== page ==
The more I sat with the discomfort of that quote, the more clearly I saw the fear poisoning my relationship with food — not the fear of gaining weight, but the fear of eating.
If thinness were truly my goal, chances are I'd have fallen prey to the lure of obsessive diet and exercise.
Far easier is to cling to the impossible goal of "not eating." Yes, I would always fail. But at least I'd never have to look my bodily need for food in the eye.
Subconsciously, this was how I justified a total neglect of my eating habits, slipping food into the gaps of time between work and rest.
The key word is "slipping."
"Slipping" captures a history of surreptitiously snacking at the kitchen counter. A history of huddling in the corner with my takeout, terrified of being judged by my housemates for failing (yet again) to cook my own meal. A history of binge-eating alone, only to drown in shame if anyone walked by.
To honor your body’s need for food is to build a place for it in your day.
When you honor your body's need for food, you have no qualms about cooking a meal, sitting down at a table with a plate & utensils, and eating it. Without needing to hide. Without shaming yourself. And, though it may not always be possible, without fear.
Until two days ago, I could not remember the last time I did this.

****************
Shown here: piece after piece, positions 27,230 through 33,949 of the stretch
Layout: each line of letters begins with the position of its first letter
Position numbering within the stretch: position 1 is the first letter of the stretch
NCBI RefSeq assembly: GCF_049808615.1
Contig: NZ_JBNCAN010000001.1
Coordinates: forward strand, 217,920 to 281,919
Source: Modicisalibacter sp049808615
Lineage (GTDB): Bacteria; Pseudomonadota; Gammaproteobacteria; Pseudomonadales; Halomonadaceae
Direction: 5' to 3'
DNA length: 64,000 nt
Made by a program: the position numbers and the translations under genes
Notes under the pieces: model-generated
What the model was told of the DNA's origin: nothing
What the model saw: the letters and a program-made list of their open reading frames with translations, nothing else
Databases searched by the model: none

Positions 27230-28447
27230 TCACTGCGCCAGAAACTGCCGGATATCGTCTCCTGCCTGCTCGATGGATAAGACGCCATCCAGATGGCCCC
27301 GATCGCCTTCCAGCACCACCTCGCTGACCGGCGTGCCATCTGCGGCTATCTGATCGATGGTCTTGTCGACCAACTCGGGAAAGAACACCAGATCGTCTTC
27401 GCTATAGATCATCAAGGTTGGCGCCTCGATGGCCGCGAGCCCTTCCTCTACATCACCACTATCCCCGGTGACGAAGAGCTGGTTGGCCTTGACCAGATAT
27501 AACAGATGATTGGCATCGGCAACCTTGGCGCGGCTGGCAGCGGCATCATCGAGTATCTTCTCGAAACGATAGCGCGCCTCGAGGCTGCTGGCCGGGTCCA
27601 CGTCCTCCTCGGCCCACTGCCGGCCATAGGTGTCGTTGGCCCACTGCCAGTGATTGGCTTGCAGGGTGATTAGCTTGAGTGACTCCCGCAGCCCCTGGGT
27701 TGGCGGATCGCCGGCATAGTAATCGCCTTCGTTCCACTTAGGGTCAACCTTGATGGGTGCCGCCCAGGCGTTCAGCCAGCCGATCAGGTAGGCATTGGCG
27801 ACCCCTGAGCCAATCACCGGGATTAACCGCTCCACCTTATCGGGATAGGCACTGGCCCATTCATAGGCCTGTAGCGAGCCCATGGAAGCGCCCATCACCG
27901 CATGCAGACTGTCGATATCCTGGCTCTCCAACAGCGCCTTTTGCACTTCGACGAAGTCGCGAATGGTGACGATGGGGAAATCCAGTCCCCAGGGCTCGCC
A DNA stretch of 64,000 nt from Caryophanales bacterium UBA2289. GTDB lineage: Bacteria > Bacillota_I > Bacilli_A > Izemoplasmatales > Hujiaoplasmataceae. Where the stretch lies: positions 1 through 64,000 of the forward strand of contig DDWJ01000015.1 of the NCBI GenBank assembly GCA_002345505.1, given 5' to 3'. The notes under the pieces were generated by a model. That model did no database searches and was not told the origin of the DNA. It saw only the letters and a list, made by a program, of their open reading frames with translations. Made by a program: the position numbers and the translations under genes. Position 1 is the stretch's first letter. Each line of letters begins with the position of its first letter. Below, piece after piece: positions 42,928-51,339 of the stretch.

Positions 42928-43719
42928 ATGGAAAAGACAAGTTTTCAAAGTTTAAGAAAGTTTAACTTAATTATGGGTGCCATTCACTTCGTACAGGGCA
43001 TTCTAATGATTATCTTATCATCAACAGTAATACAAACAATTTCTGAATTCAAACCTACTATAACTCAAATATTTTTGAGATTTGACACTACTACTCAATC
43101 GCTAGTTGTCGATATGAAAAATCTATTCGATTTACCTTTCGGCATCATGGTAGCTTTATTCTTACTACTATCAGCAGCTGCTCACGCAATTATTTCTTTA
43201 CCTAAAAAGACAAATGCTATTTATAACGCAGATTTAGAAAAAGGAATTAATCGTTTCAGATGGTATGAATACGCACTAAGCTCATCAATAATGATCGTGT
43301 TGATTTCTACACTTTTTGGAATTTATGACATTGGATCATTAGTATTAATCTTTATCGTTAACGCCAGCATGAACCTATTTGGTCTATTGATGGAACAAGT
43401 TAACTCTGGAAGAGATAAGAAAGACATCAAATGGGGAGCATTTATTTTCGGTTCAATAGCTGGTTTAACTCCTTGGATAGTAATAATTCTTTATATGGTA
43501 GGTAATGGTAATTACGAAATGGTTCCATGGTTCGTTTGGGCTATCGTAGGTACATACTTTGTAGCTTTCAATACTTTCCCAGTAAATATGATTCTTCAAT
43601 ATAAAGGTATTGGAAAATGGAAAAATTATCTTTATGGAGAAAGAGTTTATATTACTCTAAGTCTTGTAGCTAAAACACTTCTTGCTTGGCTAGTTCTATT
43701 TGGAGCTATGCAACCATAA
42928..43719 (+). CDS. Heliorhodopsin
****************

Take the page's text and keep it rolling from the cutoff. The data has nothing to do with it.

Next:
Of course, eating takeout isn't evil. But for people who neglect their eating habits, takeout places the burden of feeding yourself on another’s shoulders. Cooking is a way to take ownership of that burden. If you can claim ownership of your body's need for food, then you can begin to honor it. Maybe even celebrate it.
Left and middle: two of my favorite homemade Filipino desserts, suman and tambo tambo. Right: a brunch that my housemates and I put together last fall.
Ideally, having written this post, I would proceed to a healthy routine of cooking and eating. More realistically, I hope at least to begin dedicating time to cooking for myself. It doesn’t need to be fancy, it doesn’t need to be every single day, and neither does it need to be impressively nutritious. At this point, it just needs to be something.
Why? Because in taking up the labor of cooking, I am actively uprooting the lie that my body is unworthy of spending time and energy to feed. In cooking, I am no longer hiding in shame from the reality that my body needs food.
When I cook, I embody this radical notion that to feed myself is inherently good.
Food Psych, a podcast hosted by Christy Harrison on intuitive eating, body-image healing, & more. I recommend giving even one of their episodes a listen, for the way their conversations acknowledge the ubiquity of diet culture and its toll upon our mental health. Thanks again to Susanna for recommending this to me!
The Catholic Table: Finding Joy Where Food and Faith Meet (2016) by Emily Stimpson Chapman. Despite its title, this book has plenty of insights for anyone who desires a healed relationship with cooking & eating. Among other lessons, this book reshaped my fixation with mental work (though still crucial) into an attentiveness towards cooking as a tangible way to heal my relationship with food. Thanks to my sister Hannah for lending this book to me!